Who are the most despised people in America? If one looks at the political scene (especially on the Left), it seems that rich people are.

McCain in tonight’s ABC debate: “And for you to describe it as you do in the attack ads, my friend, you can spend your whole fortune on these attack ads, but it still won’t be true.” (smiles)

Huckabee in Iowa was also trying to play the victim saying that he was being outspent 20-1 by Romney. He said this at his victory speech: “The first thing we have learned is that people really are more important than the purse, and what a great lesson for America to learn.”

Romney’s Republican rivals are trying to make his personal wealth an issue though it shouldn’t be. Romney has raised more money than all his other opponents, about $62 million!  And only 1% of Romney’s contributions were at the $4600 level (highest legally). That’s means a lot of contributors, and people don’t give money unless they really support you. He has a right to spend the money he raises! (See And who cares if he wants to spend $17 million his own wealth? I don’t see any disgust for Bloomberg’s wealth when there is talk of him running.

McCain married into wealth; his wife owns a major distributor for Anheuser-Busch. So he has a net worth of upwards of $32 million! That’s no chump change. He is one to talk. Hypocritical demagogue.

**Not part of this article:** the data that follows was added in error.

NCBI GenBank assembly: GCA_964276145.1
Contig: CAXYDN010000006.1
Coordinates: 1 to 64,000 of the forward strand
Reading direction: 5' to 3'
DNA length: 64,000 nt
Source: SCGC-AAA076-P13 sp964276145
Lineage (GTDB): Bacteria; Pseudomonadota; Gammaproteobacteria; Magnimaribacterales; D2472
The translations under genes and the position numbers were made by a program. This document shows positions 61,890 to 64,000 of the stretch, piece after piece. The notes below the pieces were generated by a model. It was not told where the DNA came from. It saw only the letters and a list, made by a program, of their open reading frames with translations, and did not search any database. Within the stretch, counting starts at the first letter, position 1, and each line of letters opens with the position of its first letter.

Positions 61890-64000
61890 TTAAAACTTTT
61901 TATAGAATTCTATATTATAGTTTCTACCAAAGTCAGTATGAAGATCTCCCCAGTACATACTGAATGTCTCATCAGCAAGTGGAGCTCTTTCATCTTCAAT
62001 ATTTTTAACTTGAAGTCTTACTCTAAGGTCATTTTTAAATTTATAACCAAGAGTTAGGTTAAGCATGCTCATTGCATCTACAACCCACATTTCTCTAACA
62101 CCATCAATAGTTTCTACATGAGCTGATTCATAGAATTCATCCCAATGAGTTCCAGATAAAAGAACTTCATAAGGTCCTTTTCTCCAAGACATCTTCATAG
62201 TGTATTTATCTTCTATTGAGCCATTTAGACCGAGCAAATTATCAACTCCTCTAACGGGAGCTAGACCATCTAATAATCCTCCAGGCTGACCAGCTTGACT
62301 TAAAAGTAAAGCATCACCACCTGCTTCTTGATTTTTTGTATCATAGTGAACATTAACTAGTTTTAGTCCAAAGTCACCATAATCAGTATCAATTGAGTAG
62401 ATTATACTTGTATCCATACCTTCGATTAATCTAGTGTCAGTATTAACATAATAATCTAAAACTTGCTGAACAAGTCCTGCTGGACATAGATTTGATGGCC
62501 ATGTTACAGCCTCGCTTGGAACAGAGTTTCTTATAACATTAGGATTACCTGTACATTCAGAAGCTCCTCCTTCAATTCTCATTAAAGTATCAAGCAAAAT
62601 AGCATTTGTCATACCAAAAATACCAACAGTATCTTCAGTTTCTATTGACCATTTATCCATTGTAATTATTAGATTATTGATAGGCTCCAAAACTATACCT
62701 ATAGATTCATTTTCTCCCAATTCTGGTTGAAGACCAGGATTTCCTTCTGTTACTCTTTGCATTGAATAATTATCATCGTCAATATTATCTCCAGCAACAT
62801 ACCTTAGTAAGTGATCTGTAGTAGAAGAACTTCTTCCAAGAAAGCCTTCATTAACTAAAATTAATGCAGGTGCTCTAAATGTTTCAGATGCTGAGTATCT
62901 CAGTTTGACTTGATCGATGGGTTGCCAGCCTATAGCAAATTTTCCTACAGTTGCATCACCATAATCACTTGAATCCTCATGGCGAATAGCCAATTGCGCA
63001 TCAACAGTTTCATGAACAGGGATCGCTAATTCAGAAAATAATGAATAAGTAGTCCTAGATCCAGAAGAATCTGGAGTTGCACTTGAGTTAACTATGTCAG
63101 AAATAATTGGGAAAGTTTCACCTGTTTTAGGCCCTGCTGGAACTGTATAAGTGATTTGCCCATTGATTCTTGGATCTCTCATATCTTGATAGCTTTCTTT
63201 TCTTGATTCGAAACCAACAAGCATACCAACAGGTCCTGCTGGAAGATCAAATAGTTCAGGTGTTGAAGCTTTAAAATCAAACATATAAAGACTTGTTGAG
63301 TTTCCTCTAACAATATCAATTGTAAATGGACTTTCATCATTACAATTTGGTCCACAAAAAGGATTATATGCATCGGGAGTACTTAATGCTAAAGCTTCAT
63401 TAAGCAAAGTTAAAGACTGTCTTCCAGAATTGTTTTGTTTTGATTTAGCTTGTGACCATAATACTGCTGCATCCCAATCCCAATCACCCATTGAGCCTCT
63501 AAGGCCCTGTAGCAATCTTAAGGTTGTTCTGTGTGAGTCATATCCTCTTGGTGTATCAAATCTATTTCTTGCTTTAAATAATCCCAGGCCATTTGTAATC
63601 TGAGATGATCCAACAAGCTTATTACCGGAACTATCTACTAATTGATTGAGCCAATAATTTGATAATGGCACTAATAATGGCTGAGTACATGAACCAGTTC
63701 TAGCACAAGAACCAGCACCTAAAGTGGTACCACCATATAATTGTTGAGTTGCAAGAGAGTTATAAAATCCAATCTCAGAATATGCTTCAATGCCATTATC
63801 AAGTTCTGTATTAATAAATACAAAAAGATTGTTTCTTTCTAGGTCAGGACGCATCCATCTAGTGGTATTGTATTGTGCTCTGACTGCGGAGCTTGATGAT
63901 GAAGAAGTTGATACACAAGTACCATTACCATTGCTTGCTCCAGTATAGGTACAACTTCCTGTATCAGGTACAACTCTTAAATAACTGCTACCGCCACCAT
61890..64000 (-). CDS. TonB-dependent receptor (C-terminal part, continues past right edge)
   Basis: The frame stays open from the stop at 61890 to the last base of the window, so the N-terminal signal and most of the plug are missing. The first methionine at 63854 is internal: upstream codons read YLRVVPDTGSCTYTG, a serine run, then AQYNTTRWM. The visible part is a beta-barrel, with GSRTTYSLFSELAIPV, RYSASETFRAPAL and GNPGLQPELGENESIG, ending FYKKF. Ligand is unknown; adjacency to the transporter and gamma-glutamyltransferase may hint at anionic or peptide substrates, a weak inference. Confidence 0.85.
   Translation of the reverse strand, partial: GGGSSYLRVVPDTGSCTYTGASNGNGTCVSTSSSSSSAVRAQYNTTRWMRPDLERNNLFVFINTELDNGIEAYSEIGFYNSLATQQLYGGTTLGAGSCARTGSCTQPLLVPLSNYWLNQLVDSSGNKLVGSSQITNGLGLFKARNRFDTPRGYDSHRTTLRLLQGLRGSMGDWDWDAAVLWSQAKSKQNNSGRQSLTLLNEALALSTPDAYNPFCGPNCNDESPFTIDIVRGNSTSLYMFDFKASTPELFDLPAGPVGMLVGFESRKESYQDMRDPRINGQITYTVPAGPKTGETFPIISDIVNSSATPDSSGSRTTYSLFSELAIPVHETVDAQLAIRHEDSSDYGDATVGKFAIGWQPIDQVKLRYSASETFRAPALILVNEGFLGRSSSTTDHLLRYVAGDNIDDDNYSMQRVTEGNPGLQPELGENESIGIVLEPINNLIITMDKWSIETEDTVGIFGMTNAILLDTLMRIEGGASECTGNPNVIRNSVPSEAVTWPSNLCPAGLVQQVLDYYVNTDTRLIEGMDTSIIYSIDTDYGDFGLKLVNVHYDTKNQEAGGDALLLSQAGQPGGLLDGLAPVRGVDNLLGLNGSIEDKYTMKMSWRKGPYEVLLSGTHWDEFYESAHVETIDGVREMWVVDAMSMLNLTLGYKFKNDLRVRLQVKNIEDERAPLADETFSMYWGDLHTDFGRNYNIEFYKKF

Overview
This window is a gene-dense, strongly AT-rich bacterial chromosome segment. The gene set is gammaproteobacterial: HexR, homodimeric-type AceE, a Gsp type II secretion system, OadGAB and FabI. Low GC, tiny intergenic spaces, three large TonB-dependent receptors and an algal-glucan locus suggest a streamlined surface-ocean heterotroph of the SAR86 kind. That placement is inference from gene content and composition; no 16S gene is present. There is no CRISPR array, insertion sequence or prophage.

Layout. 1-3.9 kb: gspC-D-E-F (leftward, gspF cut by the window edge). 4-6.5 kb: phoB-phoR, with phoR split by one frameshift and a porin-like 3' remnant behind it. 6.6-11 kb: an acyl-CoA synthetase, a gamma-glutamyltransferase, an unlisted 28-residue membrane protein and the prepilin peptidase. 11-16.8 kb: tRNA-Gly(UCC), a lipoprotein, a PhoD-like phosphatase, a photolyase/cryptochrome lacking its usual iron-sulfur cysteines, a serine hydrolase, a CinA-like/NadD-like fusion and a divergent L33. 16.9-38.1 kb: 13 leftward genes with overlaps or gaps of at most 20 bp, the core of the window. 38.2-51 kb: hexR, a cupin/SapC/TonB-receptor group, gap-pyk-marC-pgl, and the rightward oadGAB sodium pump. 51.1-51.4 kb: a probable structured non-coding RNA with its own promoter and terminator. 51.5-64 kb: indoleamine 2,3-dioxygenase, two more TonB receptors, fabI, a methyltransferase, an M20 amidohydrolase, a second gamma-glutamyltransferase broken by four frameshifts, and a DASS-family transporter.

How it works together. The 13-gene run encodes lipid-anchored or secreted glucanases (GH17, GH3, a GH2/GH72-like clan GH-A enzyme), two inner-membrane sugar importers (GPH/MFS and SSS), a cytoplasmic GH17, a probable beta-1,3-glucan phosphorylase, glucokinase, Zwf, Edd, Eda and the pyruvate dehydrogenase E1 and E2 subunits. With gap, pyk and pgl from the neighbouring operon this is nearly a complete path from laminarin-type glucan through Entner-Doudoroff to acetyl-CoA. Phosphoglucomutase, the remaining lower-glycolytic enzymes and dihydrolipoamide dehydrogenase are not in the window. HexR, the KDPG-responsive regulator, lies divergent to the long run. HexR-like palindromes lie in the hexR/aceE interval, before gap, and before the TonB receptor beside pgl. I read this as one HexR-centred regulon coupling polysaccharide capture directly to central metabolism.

What is wrong with American culture today that it so despises rich people? Romney made his wealth legitimately in business. There is no reason for envy. It is not like he sued doctors and took them for all they were worth based on pseudo-science (ahem, John Edwards, the laughable candidate of the poor).

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Rush: Huck ‘not a conservative’

Posted by Tony Listi on January 2, 2008

Rush Limbaugh devoted a large portion of his first show since the holidays to criticizing Mike Huckabee’s candidacy and offering a disapproving bottom-line assessment of the former governor.

“Ladies and gentlemen, Gov. Huckabee, mighty fine man and is a great Christian, is not a conservative, he’s just not,” Limbaugh said. “If you look at his record as governor, he’s got some conservative tendencies on things but he’s certainly not the most conservative of the candidates running on the Republican side.”

Limbaugh’s comments come after a long-distance back-and-forth between the candidate and influential talk show host before Christmas.

Despite his criticism, Limbaugh said he didn’t want to use the entire program to bash Huckabee.

“I’m going to keep some of the powder dry here because I don’t want to be accused of piling on,” Limbaugh said, “but if people are going to ask me questions I’m not going to shirk from them and try to hem-haw around.”

Indeed, callers were interested in discussing Huckabee, and the talker spent most of the first half of his program discussing his candidacy in the context of the GOP race.

While calling Huckabee’s now-famous Des Moines presser Monday “Clintonesque,” Limabugh said he would not “join the chorus” of those saying it would damage the Republican’s chances.

“It’s quite possible people will see Huckabee’s press conference as an attempt to be honorable, that the drive-bys [in the mainstream media] have now sabotaged him on,” Limbaugh observed.